Artist: Nina Katchadourian
Writer: E.E. Cummings or Ayn Rand, but probably Cummings
Musician: Ira Kaplan of Yo La Tengo
Artist: Will Schneider-White or Mike Lay
Writer: Blair Patterson
Musician: Adrian HaynesRH: Booker T. Washington High School for the Visual and Performing Arts
is arguably one of DISD's finest assets. You are a recent graduate. What was your experience like there?AH:
My experience at Booker T. was about as brilliant as I believe a high school experience can be. The entire student body is full of creative people, with smaller concentrations of really dedicated talents that actually decide to go on to school for the arts. Being around those kids was absolutely the best part of the whole deal, because they were a constant motivator (whether by positive or negative example) to push myself further and explore different ways to produce work. Not being in dance, music or theater, I can't really say anything about the people who taught in those departments, but the staff of the Visual Arts department were all good for me in their own way as well, especially the first two or three years. They really kicked my ass and squeezed all the work out of me that they could. I think going to Booker T. made it a lot easier to adapt to college, both in the nature of the curriculum and also the openness of the staff. We had a really strong academic department, too. There were/are some great teachers at that school, and they all helped give me the confidence I needed to believe in myself and my own practices.RH:
Can you describe your art studio environment? During what time of year do you work best?AH: My school
is very small. The amount of undergraduate students is about the same as the total number of students at B.T.W. Having such a small school is great because it creates a close-knit community that is very comfortable and supportive. It allows you to form tight bonds with students and staff alike. SMFA is a very creative, open environment. We don't have a foundation year and we don't have majors, so you essentially build your own curriculum in the sense that you just take whatever classes interest you. The building is open from six or seven in the morning to midnight every day of the week, and if you want to do an overnight all you need is a signed form from any teacher. Every square inch of the place encourages kids to make things.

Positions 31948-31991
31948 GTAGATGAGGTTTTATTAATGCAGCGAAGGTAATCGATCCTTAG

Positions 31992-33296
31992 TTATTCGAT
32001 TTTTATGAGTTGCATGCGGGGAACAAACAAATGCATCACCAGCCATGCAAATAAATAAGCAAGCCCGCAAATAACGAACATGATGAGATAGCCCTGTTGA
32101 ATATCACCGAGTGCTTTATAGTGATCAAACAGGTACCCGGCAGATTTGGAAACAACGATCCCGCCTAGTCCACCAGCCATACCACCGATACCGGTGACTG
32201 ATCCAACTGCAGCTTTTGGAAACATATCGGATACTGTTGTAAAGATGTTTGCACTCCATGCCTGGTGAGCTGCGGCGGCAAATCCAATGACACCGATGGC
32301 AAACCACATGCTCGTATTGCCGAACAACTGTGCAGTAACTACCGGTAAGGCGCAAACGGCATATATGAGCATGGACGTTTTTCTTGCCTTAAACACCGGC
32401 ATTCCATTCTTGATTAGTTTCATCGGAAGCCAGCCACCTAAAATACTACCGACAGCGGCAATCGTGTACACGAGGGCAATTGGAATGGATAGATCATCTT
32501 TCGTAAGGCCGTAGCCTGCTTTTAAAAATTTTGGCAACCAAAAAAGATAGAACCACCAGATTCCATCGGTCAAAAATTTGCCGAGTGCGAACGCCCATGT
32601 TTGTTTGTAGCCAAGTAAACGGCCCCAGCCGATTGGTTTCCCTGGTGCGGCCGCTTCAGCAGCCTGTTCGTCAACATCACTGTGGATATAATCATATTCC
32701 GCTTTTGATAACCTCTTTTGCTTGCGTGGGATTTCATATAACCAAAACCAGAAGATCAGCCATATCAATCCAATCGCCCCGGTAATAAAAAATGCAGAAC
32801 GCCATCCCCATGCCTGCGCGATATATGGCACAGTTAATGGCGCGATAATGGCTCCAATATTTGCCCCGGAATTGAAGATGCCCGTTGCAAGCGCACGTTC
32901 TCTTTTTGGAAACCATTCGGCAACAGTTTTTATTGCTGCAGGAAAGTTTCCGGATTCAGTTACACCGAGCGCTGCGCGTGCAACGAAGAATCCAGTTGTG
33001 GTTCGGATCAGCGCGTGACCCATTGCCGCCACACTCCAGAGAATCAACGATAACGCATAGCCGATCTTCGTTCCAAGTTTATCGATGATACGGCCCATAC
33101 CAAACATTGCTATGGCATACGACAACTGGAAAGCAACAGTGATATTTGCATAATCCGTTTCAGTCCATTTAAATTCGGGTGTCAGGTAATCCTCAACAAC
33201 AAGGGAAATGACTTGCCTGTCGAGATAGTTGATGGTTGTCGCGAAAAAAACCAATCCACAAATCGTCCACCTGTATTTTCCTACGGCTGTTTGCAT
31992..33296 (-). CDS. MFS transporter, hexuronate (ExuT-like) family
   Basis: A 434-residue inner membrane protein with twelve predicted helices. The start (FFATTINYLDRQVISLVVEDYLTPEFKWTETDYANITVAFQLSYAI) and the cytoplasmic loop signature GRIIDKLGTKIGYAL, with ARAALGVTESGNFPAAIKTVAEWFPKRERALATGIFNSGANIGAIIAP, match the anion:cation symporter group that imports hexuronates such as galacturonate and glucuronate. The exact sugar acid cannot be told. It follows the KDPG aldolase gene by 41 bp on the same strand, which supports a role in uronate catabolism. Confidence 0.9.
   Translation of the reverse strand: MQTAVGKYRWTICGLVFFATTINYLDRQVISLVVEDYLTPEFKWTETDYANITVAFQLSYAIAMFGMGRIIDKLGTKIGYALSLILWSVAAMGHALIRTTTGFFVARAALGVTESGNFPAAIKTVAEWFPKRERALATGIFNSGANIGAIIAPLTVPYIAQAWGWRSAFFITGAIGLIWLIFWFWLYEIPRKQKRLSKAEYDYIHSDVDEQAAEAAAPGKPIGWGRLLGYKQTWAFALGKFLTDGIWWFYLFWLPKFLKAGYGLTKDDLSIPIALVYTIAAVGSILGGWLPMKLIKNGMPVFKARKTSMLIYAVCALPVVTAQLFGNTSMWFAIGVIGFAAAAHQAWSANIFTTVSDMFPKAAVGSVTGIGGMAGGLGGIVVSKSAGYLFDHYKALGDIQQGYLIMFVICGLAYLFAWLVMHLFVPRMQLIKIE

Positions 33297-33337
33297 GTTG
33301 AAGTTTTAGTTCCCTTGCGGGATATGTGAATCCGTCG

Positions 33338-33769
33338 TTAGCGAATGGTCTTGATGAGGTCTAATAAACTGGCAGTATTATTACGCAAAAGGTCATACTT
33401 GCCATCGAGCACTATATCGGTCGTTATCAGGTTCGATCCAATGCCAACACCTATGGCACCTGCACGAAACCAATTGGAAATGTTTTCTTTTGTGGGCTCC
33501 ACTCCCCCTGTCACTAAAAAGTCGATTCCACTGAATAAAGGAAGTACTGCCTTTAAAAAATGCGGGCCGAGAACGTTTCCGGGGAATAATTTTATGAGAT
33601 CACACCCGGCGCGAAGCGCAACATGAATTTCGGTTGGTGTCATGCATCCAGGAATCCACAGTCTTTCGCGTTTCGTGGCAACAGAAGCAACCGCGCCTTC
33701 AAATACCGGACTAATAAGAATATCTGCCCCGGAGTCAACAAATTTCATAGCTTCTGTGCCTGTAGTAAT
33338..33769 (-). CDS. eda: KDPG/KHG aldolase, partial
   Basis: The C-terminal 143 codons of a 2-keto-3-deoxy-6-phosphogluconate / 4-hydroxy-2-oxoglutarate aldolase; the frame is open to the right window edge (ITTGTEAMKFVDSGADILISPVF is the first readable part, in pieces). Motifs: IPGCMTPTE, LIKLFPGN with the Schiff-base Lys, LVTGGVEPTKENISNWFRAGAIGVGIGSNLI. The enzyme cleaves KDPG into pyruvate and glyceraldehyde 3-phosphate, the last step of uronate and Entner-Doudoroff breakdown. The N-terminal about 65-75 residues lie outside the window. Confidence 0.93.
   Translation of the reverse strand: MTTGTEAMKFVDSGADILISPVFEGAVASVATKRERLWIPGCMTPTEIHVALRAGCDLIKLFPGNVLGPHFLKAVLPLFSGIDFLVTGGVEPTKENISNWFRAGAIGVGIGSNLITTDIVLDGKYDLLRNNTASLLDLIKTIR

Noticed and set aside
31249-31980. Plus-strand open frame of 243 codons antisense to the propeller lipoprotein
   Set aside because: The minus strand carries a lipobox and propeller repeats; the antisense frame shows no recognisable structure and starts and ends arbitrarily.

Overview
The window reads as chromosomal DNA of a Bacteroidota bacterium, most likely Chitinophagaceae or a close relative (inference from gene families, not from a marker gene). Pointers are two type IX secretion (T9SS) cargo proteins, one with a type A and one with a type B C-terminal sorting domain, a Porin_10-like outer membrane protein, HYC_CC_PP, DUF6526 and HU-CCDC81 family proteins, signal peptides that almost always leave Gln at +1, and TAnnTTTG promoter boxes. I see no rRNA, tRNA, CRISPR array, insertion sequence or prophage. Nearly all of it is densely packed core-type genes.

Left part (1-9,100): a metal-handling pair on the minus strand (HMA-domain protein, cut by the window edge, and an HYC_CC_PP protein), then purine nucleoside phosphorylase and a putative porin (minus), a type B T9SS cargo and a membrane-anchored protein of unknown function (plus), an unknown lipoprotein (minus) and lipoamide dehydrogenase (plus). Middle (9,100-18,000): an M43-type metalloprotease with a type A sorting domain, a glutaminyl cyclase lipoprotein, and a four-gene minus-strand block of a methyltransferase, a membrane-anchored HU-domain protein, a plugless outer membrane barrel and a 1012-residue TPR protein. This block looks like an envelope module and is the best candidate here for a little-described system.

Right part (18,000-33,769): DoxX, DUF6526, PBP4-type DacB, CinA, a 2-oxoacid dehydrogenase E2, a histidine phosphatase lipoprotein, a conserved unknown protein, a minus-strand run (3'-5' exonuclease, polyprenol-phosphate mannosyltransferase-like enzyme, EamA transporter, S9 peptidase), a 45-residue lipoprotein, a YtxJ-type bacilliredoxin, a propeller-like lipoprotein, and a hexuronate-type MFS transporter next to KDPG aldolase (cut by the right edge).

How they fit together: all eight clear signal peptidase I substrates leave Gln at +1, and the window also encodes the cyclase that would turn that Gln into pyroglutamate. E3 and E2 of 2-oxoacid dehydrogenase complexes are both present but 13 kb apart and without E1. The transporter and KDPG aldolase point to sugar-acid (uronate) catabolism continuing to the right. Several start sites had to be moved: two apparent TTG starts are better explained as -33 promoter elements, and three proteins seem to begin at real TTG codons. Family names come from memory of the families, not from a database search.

I'm not sure what time of year is best for me art wise, but I can say that in the past two years, summer has been the worst time. When I get into a serious art groove, I work and work and work and by the end of the school year I'm totally burned out. It takes me a few months to cool off and reset. On a day to day basis though, night time is definitely where it's at. Last night / this morning I was up until five working on my website.RH:
As an artist, what was the first inspiring event or other influence that made you realize (more or less): "I should try that... I could be an artist."AH:
I never went to public school as a kid. I started off in Montessori school, then went to George Bannerman Dealey, then to K.B. Polk for the TAG program, and then to W.B. Travis, which was a fully formed TAG school (TAG standing for Talented and Gifted, whatever that means). When it came time to figure out where to go to high school, there were a few options for me. One option was to go to S.E.M., one was to attend the TAG Magnet, one was my local high school Bryan Adams, and the last was Booker T. I thought to myself, "hmm, I've been in heavy academics for four years. That wasn't much fun. Bryan Adams is a horrible horrible place. I like art I guess." My parents enrolled me in a class at Lakewood Arts (which is now Studio Arts) that was created specifically to build a portfolio for application to Booker T., and to generally prepare students for the audition process. Everyone that took the class got in, myself included. Somewhere over the summer after my first year at B.T.W. I realized that I loved whatever the hell it was that I was doing, and that was kind of it for me. I've been a lost cause ever since. I guess that's not really a specific event so to speak, but I'm not sure there really was one. I think it was just the process of learning something about myself that I didn't know.For some of Mr. Hamrick's work, check out his stuff at Deviant Art and at his web site (a work in progress). He's also working on some artwork for a future Tame... Tame and Quiet album (see the cover here). Image courtesy of Alex Hamrick.